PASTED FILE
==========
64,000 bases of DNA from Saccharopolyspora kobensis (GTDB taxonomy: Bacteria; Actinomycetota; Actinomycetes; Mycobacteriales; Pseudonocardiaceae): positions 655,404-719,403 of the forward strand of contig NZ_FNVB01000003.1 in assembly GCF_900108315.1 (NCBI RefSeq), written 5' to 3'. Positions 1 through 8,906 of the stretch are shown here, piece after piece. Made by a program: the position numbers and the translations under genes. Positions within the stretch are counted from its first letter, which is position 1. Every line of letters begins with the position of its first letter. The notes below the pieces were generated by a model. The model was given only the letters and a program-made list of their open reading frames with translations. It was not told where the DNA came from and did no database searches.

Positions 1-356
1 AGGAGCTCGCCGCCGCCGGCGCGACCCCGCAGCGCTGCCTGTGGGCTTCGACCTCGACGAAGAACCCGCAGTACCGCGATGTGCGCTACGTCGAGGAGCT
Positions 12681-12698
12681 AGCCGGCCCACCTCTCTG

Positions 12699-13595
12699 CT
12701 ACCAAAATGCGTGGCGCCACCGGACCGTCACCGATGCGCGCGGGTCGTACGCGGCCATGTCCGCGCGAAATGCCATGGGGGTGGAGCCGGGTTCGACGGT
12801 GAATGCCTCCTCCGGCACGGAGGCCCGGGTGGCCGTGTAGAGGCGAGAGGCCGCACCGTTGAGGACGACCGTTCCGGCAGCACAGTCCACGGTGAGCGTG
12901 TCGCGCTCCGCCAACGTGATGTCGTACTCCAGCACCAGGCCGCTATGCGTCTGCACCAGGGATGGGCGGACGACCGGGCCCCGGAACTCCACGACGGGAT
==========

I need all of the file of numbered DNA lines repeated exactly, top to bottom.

64,000 bases of DNA from Saccharopolyspora kobensis (GTDB taxonomy: Bacteria; Actinomycetota; Actinomycetes; Mycobacteriales; Pseudonocardiaceae): positions 655,404-719,403 of the forward strand of contig NZ_FNVB01000003.1 in assembly GCF_900108315.1 (NCBI RefSeq), written 5' to 3'. Positions 1 through 8,906 of the stretch are shown here, piece after piece. Made by a program: the position numbers and the translations under genes. Positions within the stretch are counted from its first letter, which is position 1. Every line of letters begins with the position of its first letter. The notes below the pieces were generated by a model. The model was given only the letters and a program-made list of their open reading frames with translations. It was not told where the DNA came from and did no database searches.

Positions 1-356
1 AGGAGCTCGCCGCCGCCGGCGCGACCCCGCAGCGCTGCCTGTGGGCTTCGACCTCGACGAAGAACCCGCAGTACCGCGATGTGCGCTACGTCGAGGAGCT
Positions 12681-12698
12681 AGCCGGCCCACCTCTCTG

Positions 12699-13595
12699 CT
12701 ACCAAAATGCGTGGCGCCACCGGACCGTCACCGATGCGCGCGGGTCGTACGCGGCCATGTCCGCGCGAAATGCCATGGGGGTGGAGCCGGGTTCGACGGT
12801 GAATGCCTCCTCCGGCACGGAGGCCCGGGTGGCCGTGTAGAGGCGAGAGGCCGCACCGTTGAGGACGACCGTTCCGGCAGCACAGTCCACGGTGAGCGTG
12901 TCGCGCTCCGCCAACGTGATGTCGTACTCCAGCACCAGGCCGCTATGCGTCTGCACCAGGGATGGGCGGACGACCGGGCCCCGGAACTCCACGACGGGAT